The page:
Who You Gonna Call? A Case Study about the Call-Site Behaviour in Ruby-on-Rails Applications
Web-applications are ubiquitous, from simple personal blogs to e-commerce platforms with millions of sales. Ruby-on-Rails is a popular framework implemented in Ruby that provides tools to build such web-applications. Performance is often critical in the context of large-scale web-applications; especially in dynamic languages such as Ruby that feature reflection and the use of many small methods. Such languages therefore benefit from run-time optimisations, notably through the combined use of lookup caches, splitting and inlining.
To limit their overhead, such optimisations generally rely on assumptions that do not necessarily match with the actual run- time behaviour. With Phase-based splitting, we showed that splitting can benefit from using homogeneous patterns of behaviour, called “phases” to reach better performance. In an effort to identify such phases in real-world web-applications, we thoroughly analyse the run-time call-site behaviour of Ruby programs and Ruby-on-Rails applications, running on top of TruffleRuby. This talk describes our findings and aims at guiding future research on call-site optimisation.
Findings about common call-site optimisations. Our analysis first focuses on the call-site behaviour at run time and more precisely how lookup caches are influenced by call-site optimisations. A lookup cache holds the different call-targets that can be called at a particular call-site; this caching helps avoiding the otherwise expensive lookup cost. If the cache contains a single entry, it is qualified as monomorphic. It becomes polymorphic once it contains more than two entries; polymorphic lookup caches holding a large number of entries are often considered to be megamorphic. Target polymorphism is observed when several entries in the lookup cache point to the same target which may happen if i.e. two classes share the same implementation of a method. This issue is optimised in TruffleRuby by relying on an extra cache level to store the observed type of the receiver. Splitting is an optimisation that clones methods so that their lookup cache is reset; splitting decisions are typically triggered based on the degree of polymorphism of the lookup cache of a call-site and its close callers. In TruffleRuby, splitting may in addition be explicitly triggered for core methods since they are more likely to be polymorphic and massively executed at start-up.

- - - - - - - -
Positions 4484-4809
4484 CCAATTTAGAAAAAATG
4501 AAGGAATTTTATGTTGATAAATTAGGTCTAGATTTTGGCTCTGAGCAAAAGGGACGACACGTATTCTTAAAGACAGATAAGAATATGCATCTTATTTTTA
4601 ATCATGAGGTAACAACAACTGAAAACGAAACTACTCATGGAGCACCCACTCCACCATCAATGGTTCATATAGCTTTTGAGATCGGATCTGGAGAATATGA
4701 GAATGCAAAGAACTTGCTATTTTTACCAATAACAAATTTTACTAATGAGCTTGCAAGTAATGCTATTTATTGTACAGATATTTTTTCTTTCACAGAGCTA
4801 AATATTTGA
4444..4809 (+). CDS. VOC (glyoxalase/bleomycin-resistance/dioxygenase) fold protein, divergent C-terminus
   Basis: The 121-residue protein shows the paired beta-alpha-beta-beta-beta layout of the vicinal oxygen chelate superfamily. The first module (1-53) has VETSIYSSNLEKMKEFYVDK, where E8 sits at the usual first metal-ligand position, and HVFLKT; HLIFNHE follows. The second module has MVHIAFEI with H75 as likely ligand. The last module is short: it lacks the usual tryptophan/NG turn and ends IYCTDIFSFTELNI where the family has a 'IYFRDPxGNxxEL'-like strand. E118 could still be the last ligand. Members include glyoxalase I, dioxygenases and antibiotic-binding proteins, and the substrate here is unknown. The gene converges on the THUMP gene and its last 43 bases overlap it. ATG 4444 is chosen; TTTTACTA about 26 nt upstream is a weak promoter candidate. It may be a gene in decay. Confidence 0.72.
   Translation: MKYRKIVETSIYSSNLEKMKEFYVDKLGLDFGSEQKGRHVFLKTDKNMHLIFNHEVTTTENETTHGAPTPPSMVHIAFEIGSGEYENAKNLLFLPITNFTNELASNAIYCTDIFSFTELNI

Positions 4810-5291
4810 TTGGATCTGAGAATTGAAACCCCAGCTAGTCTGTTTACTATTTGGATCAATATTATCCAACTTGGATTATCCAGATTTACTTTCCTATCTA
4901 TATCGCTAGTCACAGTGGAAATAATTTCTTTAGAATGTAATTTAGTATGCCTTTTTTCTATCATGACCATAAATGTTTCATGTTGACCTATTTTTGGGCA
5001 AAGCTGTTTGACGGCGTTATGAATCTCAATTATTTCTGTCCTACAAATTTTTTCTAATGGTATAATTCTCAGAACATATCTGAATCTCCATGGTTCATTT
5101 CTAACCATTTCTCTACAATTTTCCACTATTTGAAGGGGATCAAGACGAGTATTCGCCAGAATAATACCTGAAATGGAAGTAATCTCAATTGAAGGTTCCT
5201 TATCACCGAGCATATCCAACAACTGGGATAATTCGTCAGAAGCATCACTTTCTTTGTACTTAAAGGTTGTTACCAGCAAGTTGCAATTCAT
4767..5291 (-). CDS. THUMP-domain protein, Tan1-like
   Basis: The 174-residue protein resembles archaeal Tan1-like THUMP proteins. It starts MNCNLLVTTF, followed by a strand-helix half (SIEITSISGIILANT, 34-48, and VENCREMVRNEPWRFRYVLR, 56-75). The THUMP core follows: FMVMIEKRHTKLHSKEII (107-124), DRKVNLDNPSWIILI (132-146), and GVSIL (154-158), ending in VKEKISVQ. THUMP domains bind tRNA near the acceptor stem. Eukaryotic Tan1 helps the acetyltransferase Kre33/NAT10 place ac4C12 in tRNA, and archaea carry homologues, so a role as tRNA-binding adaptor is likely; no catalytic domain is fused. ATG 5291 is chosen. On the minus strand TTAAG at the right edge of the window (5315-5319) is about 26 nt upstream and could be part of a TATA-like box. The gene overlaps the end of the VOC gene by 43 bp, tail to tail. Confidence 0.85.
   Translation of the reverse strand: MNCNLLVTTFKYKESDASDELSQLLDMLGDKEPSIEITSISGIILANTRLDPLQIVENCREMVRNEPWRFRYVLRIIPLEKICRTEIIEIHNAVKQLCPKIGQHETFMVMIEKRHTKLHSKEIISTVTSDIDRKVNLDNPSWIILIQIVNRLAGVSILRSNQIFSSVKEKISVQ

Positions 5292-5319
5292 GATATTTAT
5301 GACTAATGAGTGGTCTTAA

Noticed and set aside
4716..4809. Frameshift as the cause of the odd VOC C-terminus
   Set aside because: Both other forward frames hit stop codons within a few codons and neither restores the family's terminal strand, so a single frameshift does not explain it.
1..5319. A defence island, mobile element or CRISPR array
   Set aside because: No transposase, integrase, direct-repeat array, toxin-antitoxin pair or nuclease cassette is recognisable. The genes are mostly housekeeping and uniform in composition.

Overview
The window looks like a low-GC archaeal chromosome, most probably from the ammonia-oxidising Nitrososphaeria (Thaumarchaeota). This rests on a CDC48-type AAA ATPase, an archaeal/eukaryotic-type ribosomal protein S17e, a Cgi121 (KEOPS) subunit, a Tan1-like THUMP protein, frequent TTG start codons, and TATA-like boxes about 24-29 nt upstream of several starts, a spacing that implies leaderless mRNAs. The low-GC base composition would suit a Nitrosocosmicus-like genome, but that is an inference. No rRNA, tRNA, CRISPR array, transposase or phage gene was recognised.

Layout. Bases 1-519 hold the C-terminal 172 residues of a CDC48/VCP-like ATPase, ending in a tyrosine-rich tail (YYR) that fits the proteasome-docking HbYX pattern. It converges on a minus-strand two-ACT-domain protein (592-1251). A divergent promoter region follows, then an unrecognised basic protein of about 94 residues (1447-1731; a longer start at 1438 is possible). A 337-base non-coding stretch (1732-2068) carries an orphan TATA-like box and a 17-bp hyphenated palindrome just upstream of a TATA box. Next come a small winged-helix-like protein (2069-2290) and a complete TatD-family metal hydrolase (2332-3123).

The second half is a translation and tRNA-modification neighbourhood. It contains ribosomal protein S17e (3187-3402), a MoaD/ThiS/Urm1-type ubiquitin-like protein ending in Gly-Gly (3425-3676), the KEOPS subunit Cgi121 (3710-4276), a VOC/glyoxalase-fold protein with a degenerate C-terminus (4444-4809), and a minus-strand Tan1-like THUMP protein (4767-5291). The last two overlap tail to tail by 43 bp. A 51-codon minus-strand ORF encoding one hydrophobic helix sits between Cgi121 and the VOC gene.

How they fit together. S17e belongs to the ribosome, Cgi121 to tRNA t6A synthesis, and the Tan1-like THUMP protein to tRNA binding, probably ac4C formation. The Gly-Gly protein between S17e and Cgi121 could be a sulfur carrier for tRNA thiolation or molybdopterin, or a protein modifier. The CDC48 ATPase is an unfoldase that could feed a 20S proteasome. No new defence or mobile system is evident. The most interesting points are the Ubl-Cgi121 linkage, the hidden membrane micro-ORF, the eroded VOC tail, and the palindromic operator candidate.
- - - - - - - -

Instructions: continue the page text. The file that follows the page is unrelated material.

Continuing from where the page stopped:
We analyse the effect of addressing target polymorphism and splitting in a benchmark set containing common micro- and macro- benchmarks as well as micro- and macro-benchmarks used by the Ruby community. We first confirm that polymorphic caches tend to negatively affect performance, e.g. in TruffleRuby, a cache of 5 entries is 1.5x slower than a monomorphic cache. A megamorphic cache is up to 6x slower. However, polymorphic call-sites remain rare, and represent on average less than 1% of all method calls. When focusing on closure application sites, we see that 24% of all closures applications are polymorphic, which represent 2.6% of all calls (method calls and closure applications). We expect that addressing target polymorphism should lower the degree of polymorphism. Our analysis indeed shows that having an extra cache helps to monomorphise lookup caches, where some of our benchmarks saw more than 50% of their calls turning monomorphic.